The festive season can be a draining time at best. Set yourself some goals when it comes to eating and drinking, your sleep routine and even your spending habits. Make sure you are not overextending yourself or putting yourself into overly stressful situations.
4. Remember to Be Grateful
A gratitude journal can boost your feelings of well-being by ten percent. If you can get out of your head for long enough, you may notice that you actually have plenty to be thankful for. Write down three things you are grateful for every day!
5. Find Your Own Well-being In The Present
So often, our suffering is caused in most part by our own thoughts and interpretations of reality, rather than reality itself. Try to reclaim your own presence of mind and power in the coming months and remember: nobody can make you feel anything, at least, not without your permission. Find peace and well-being within you, right now.
6. Challenge Negative Thinking
If your thoughts manifest in a debilitating form, it might be time to learn to challenge this negative thinking. When you tell yourself something like, “Everything will be okay, just as soon as…”, what you are doing is completely brushing away the wonder of the present moment, and all the ways that your life is already okay right now.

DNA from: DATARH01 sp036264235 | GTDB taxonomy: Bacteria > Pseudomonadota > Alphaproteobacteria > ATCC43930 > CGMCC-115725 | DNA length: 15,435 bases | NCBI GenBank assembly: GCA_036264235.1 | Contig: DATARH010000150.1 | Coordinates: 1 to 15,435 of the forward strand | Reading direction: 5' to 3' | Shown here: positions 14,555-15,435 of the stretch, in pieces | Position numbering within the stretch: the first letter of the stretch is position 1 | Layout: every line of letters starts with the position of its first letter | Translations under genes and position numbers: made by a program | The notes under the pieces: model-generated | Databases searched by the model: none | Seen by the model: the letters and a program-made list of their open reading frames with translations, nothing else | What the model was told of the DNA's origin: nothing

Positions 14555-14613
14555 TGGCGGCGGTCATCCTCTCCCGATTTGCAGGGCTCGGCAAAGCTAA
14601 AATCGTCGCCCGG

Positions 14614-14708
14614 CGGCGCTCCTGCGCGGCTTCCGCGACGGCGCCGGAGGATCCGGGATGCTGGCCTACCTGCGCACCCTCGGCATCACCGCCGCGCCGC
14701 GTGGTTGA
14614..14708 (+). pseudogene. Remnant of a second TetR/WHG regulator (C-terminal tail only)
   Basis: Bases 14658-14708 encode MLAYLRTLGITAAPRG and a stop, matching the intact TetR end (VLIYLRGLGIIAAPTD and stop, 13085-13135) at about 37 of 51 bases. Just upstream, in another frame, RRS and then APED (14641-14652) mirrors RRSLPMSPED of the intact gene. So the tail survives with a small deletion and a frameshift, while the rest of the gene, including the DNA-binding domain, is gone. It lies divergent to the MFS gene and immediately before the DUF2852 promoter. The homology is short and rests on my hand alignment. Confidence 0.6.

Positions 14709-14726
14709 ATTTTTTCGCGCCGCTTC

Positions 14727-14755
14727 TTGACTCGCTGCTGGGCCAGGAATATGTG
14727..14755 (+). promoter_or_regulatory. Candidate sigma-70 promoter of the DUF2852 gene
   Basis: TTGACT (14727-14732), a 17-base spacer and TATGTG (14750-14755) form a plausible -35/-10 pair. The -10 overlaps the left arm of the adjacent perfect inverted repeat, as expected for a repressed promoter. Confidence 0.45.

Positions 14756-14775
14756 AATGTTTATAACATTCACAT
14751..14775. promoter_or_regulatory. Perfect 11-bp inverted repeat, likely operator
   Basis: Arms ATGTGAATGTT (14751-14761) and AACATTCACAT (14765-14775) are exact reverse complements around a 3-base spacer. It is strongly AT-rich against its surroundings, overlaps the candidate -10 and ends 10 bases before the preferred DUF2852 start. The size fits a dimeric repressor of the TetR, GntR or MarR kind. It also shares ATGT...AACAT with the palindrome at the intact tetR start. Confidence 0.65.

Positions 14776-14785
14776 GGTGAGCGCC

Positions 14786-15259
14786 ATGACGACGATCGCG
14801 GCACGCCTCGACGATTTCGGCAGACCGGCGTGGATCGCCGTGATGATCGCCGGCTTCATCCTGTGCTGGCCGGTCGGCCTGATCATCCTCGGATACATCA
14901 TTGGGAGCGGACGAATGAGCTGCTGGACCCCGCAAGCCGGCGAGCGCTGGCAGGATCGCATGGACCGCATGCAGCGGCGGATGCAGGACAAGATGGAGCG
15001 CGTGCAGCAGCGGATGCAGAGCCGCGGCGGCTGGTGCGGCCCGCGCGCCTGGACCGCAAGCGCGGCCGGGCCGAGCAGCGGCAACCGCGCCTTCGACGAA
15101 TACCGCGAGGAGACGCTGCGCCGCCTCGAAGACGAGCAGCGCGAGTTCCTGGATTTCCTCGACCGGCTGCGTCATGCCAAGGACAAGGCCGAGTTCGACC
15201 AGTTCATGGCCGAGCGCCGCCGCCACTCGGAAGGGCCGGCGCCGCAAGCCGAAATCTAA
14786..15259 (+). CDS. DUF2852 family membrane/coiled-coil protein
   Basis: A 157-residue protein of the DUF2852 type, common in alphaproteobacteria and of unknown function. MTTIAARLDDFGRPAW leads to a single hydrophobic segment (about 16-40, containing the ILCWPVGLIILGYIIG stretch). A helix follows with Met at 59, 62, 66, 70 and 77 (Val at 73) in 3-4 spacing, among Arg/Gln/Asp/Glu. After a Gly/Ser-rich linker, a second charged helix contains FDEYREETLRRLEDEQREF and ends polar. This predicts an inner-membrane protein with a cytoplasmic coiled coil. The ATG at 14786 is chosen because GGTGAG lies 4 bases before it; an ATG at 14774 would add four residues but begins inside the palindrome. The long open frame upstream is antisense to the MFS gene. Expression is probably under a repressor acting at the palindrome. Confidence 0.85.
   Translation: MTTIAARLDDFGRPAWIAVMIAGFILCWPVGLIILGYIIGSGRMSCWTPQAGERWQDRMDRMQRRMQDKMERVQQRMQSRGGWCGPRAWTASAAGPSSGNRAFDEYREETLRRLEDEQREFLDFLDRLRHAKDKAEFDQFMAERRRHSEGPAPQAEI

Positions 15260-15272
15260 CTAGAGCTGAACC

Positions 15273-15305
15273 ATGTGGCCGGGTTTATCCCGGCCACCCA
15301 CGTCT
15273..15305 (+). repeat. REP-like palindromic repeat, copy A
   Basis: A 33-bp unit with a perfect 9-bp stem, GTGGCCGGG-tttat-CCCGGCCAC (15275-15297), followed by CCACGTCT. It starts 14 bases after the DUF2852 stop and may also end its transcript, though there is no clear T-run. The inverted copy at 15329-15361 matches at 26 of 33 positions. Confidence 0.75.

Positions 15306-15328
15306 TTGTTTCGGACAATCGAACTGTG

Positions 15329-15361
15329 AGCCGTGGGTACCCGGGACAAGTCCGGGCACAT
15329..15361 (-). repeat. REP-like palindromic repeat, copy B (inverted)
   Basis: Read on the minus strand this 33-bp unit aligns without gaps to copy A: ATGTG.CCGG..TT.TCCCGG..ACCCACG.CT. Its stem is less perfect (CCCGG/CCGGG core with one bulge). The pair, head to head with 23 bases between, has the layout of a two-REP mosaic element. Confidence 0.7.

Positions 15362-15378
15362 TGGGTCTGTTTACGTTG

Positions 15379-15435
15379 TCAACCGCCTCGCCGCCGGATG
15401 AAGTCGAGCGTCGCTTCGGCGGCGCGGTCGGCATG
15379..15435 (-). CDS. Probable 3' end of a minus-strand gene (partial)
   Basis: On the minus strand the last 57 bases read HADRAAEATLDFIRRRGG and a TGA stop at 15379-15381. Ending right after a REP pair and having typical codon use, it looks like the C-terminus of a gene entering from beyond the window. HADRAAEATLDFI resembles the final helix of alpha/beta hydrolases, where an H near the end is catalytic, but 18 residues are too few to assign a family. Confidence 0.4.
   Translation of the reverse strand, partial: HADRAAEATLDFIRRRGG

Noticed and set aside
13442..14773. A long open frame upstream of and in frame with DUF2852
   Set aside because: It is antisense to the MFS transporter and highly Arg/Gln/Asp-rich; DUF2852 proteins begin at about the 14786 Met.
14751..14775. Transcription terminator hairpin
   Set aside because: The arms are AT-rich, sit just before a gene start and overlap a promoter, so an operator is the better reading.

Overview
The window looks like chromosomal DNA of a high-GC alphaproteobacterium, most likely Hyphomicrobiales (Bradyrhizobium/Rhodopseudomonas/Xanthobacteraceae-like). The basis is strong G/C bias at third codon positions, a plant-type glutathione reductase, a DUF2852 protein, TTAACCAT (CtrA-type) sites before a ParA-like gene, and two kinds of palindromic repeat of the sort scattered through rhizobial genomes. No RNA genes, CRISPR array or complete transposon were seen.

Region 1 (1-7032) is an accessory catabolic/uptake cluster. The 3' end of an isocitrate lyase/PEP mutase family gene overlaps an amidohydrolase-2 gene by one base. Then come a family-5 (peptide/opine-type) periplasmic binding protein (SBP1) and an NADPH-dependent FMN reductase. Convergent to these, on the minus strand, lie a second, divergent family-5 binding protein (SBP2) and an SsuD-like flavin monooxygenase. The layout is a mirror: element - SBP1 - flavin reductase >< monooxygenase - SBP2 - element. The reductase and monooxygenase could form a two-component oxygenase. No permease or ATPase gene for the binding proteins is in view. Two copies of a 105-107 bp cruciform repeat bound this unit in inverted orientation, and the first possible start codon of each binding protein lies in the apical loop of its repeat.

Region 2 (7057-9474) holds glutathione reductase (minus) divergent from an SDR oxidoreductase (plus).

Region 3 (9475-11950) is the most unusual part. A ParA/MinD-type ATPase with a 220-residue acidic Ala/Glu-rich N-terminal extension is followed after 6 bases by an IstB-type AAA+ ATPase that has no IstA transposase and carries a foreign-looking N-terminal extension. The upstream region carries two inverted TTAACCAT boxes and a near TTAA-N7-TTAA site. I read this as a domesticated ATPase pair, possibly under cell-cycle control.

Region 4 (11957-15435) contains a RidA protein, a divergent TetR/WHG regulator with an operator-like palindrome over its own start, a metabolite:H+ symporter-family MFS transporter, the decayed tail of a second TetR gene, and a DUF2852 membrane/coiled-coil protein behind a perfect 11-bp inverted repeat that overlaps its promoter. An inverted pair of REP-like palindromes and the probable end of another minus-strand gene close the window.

7. Take A Breather
All of the above can be achieved if we can just take a moment every day to stop, turn inward and reflect on our experiences. By incorporating a breathing exercise into your daily routine, you train yourself to relax, loosen your muscles and lower your cortisol levels, and bring yourself back to focused awareness on the present.
The seven tips above were extracted from the article titled “7 Ways to Survive The Festive Season When You’re Dealing with Infertility” by Tanja Faessler-Moro, Fertility Counsellor at Virtus Fertility Centre. For more information on Virtus Fertility Centre, visit their website here.
All content from this article, including images, cannot be reproduced without credits or written permission from SingaporeMotherhood.